In November 1970, Esquire published one of the most memorable covers in its history. Illustrating “The Confessions of Lt. Calley,” the first of three articles about the man who, with his platoon, murdered hundreds of unarmed Vietnamese civilians in the village of My Lai, it consisted of a photograph of Calley, in uniform and grinning broadly, surrounded by four adorable Asian children

Perhaps one reason for Calley’s smile was that Esquire had paid him $20,000 (the equivalent of over $100,000 today) to work with veteran journalist John Sack, who received $10,000 for writing the articles. This wasn’t the only instance in which Esquire paid the subject of a story: in 1963, the magazine had given Muhammad Ali (then Cassius Clay) $150 ($1,000 today) to cooperate with a young journalist named Tom Wolfe for his article, “The Marvelous Mouth,” which it published in its October issue.

That these two instances of “checkbook journalism” took place during the period when the legendary Harold Hayes edited Esquire makes me wonder: Can journalistic greatness coexist with a practice usually associated with celebrity magazines and tabloid television?

In the wake of the James Frey, Stephen Glass, and Jayson Blair scandals, journalists and journalism educators have become obsessed with the profession’s ethics. While it is undoubtedly good that the profession is more self-conscious about its values, I worry that we sometimes emphasize it to a fault.

In particular, I fear my students are less concerned with getting great stories than maintaining their journalistic virtue. When I once advised a student that he didn’t owe his cantankerous profile subject complete candor, he was aghast. “But Professor X told us that we must always be completely honest with our subjects,” he protested. Cast in the role of ethical cretin, I tried, without much success, to explain that while deception wasn’t one of Kant’s universal ethical principles, it played an important role in journalism.

After the prohibitions against fabrication and plagiarism, there is no principle about which the ethics police are more absolutist than the one prohibiting any kind of exchange between a writer and the subject of his story. There is a sense that the time and energy a reporter puts into writing an article about someone is “payment” enough. A journalist who pays, or is paid by, a subject, the argument goes, compromises his objectivity and credibility. The mainstream media don’t leave room for ambiguity. Reporters “may not pay for interviews or unpublished documents,” reads the New York Times ethics handbook (September 2004). “The Times does not pay sources for information,” says the Los Angeles Times Ethics Guidelines.

The standard argument against checkbook journalism is that paying for information creates an additional incentive for subjects to lie or embellish the truth. And even if a subject tells the truth, the fact that he’s been paid undermines the journalist’s position as a disinterested observer.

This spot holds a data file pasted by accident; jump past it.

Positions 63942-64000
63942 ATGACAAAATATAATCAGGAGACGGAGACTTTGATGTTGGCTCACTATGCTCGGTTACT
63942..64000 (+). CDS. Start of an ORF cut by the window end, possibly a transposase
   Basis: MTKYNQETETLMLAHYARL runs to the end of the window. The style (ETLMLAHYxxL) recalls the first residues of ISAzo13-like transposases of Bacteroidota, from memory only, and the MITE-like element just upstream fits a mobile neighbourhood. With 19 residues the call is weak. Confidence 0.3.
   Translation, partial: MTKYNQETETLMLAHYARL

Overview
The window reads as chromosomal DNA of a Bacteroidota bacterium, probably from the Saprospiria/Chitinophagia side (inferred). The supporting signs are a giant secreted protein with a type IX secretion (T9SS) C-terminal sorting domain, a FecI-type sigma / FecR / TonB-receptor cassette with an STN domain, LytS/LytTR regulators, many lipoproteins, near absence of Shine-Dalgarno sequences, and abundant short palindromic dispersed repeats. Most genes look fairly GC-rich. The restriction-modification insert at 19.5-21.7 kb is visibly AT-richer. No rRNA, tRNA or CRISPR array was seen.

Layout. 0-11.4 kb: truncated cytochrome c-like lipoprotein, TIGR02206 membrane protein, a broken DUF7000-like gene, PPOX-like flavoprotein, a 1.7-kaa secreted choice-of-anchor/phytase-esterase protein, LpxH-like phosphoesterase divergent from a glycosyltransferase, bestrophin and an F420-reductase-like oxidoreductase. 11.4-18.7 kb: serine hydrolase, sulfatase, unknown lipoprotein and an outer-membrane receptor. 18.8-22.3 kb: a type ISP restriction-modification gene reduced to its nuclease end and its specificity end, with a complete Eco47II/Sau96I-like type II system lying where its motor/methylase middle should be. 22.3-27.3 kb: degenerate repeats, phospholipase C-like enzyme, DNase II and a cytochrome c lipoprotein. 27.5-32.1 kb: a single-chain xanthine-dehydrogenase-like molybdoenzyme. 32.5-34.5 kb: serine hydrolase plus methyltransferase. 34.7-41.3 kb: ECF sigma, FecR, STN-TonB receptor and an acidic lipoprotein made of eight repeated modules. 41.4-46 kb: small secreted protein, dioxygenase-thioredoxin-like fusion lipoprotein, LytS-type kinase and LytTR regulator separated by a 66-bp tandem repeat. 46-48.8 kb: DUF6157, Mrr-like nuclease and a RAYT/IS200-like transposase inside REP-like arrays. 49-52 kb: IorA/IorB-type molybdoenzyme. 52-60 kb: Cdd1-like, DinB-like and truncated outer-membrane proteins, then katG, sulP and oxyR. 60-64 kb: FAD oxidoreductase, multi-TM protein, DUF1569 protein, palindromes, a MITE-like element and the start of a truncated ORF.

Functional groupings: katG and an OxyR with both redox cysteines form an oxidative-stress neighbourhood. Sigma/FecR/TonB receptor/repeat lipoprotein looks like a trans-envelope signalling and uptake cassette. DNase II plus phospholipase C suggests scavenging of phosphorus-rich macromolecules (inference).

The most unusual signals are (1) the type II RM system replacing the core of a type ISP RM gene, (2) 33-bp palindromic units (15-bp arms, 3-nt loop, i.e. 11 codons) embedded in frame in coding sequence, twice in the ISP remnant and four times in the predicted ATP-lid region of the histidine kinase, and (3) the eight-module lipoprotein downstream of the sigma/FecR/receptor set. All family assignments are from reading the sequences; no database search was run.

While I agree with this argument, I wonder whether it is equally true in every instance. It is obviously a bad idea for a daily reporter to go around handing out twenty-dollar bills to everyone he interviews. But what about the journalist who spends months, perhaps years, trailing his subjects? Do the daily reporter’s ethical constraints apply when one is interviewing a character dozens of times over a long period, often depriving him of every shred of privacy? Does such a journalist—especially one working for highly remunerative magazines, whose books become best-sellers and perhaps even movies—really owe his subjects nothing? Is the difference between the rules guiding the daily reporter and the long-form writer one of degree or of kind?

In the opening lines of The Journalist and the Murderer, Janet Malcolm labels journalism “morally indefensible” because of the unsavory means reporters use to convince people to cooperate. She’s right, as far as it goes, but she’s mistaken in her assumption that the benefits of journalism flow only toward the journalist. I’d argue that some form of mutual exchange is inherent in every substantial reporting project.

After all, people have an infinite number of motivations for talking to journalists. Some cooperate to publicize their message or movie; others want fame, possibly riches; still others desire revenge. And, of course, journalists share these motivations to one degree or another. How could they not? Are the desires of the people we write about really so different from ours? Regardless of the “currency”—whether emotional, ideological, or financial—journalism always involves a transaction of some kind.

Robert Boynton is the director of New York University's magazine writing program and author of The New New Journalism.